Author Topic: Etiquette for scheduling meetings for others  (Read 541 times)

LadyCap

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Etiquette for scheduling meetings for others
« on: July 25, 2020, 01:42:56 pm »
What's the etiquette for scheduling meetings between two people as an admin?

I'm a relatively new admin, and my (remote) boss recently asked me to schedule his one-on-ones with half a dozen direct reports. Most of these people are also remote, and only a few share their Outlook calendar with me.

I've never done this before, so ended up sending preliminary emails to each person saying, "How does Monday 1:30-2:00pm work for you for a one-on-one with Bill?" etc. Then I'd put the meeting in Bill's calendar and send the formal Outlook invite for them to accept/deny.

Was this the right way to do it? Or was it too many emails, and people prefer to receive an Outlook invite and then communicate further only if the time/date don't work for them? No one complained, but I do want to do the most professional way the next time Bill asks me to do this for him.

Thank you in advance for any advice!

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STiG

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Re: Etiquette for scheduling meetings for others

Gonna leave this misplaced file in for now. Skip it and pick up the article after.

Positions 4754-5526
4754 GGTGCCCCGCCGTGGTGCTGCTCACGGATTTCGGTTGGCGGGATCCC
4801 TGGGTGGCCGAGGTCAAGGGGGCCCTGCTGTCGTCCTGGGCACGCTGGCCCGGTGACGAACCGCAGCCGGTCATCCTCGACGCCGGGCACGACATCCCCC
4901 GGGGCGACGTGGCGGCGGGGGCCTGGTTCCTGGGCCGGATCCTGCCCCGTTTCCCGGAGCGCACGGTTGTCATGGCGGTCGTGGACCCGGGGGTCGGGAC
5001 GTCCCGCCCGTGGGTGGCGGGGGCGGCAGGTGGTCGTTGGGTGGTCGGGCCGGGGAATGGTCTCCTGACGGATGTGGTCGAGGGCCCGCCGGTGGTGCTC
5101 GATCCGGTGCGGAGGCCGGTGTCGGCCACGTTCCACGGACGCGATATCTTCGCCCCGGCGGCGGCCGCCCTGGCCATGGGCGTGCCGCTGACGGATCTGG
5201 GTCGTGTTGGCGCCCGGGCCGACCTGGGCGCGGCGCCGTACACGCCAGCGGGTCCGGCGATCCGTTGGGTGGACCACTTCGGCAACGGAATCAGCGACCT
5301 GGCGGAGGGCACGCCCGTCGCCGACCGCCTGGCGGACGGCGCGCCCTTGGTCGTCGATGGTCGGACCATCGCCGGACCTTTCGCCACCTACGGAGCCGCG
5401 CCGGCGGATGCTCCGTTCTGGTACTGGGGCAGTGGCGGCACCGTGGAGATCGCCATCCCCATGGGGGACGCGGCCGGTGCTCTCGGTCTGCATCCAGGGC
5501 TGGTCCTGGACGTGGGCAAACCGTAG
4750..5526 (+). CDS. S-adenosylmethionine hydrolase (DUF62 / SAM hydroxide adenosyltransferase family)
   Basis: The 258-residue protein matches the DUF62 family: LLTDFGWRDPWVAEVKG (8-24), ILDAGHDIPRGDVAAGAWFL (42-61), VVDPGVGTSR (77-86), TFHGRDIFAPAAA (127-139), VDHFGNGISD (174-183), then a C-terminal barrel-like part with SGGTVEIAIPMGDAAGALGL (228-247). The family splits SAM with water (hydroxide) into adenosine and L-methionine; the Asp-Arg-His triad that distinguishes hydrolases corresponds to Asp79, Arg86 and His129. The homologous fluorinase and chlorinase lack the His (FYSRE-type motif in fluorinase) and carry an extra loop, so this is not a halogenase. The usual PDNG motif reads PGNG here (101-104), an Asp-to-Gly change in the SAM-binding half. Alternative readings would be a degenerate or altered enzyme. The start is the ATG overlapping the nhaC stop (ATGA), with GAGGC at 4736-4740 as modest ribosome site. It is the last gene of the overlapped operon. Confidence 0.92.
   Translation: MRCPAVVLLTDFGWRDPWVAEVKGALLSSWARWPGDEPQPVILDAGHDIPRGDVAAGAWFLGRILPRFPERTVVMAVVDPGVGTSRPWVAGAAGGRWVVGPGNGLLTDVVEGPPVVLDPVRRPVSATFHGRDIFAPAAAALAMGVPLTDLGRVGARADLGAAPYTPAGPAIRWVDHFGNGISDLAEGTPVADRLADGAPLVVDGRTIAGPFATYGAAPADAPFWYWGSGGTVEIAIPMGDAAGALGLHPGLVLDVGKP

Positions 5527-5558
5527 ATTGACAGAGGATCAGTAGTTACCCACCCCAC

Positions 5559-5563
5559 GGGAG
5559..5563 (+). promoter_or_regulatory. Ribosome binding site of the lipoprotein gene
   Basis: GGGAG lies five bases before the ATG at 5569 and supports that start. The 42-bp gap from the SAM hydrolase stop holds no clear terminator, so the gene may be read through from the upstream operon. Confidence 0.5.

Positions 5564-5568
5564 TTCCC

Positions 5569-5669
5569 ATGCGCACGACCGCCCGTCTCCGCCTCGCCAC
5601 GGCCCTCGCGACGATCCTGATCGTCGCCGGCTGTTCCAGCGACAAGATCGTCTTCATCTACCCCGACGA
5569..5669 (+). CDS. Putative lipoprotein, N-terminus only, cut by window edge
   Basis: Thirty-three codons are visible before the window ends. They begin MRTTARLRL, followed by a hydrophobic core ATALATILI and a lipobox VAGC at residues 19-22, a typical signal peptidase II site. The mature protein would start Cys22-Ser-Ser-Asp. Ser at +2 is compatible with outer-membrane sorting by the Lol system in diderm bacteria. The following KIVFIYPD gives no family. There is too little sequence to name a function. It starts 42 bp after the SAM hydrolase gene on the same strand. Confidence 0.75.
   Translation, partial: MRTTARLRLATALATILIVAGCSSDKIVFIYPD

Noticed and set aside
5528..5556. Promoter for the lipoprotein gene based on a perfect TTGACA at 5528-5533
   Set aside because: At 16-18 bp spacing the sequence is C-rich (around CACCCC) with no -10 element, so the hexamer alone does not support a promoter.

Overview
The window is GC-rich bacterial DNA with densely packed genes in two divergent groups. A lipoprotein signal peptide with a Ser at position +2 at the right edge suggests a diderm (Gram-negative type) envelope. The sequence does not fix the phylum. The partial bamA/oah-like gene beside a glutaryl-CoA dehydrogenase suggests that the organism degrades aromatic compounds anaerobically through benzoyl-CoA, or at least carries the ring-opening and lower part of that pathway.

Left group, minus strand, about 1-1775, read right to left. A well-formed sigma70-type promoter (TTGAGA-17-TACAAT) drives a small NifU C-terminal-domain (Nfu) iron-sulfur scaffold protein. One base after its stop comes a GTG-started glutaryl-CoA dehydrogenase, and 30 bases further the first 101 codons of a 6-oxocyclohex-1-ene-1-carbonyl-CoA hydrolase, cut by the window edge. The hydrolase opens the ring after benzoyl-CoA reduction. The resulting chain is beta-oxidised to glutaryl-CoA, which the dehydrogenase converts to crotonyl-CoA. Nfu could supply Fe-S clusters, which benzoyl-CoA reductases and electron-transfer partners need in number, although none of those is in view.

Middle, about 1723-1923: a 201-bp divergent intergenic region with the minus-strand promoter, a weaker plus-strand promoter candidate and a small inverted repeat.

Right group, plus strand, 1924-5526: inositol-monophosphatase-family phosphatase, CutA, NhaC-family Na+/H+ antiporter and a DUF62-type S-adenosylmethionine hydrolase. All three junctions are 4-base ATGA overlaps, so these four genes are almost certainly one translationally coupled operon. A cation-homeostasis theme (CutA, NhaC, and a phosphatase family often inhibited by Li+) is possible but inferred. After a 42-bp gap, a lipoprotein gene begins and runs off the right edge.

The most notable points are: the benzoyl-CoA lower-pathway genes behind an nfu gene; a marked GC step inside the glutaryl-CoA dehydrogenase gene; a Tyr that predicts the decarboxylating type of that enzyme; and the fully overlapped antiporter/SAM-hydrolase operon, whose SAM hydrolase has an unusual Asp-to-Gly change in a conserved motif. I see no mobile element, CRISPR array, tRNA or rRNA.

« Reply #1 on: July 25, 2020, 03:33:13 pm »
That's the way I'd prefer it.  Get the time hashed out before sending the invite.  I find back and forth Outlook invites annoying.
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Hmmm

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Re: Etiquette for scheduling meetings for others
« Reply #2 on: July 25, 2020, 05:18:04 pm »
I think you handled it fine.

However, as the admin for their boss, I would now send a request that they open their calendar for you to see their availability. That is pretty much standard protocol in my company.
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LadyCap

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Re: Etiquette for scheduling meetings for others
« Reply #3 on: July 27, 2020, 11:23:35 am »
Thank you for the confirmation! I'll move forward with more confidence next time.

And, Hmmm, I'll take your advice about asking for their calendars.
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lowspark

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Re: Etiquette for scheduling meetings for others
« Reply #4 on: July 27, 2020, 11:31:33 am »
I think you handled it fine.

However, as the admin for their boss, I would now send a request that they open their calendar for you to see their availability. That is pretty much standard protocol in my company.

Once you have access to their calendars, it should relieve you of having to do the back and forth emails before scheduling.
I much prefer people to just send me a meeting request for a time that is clear on my calendar.

Of course that presumes that I'm keeping my calendar up to date. I think meeting scheduling runs so much more smoothly if everyone does.

This is how things are usually done in my organization. Of course, things do come up, and meetings sometimes have to be rescheduled. But I much prefer a minimum of emailing. Check the calendar of everyone who needs to attend, send a meeting request, and generally, no further communication is needed beyond the invitees accepting the request.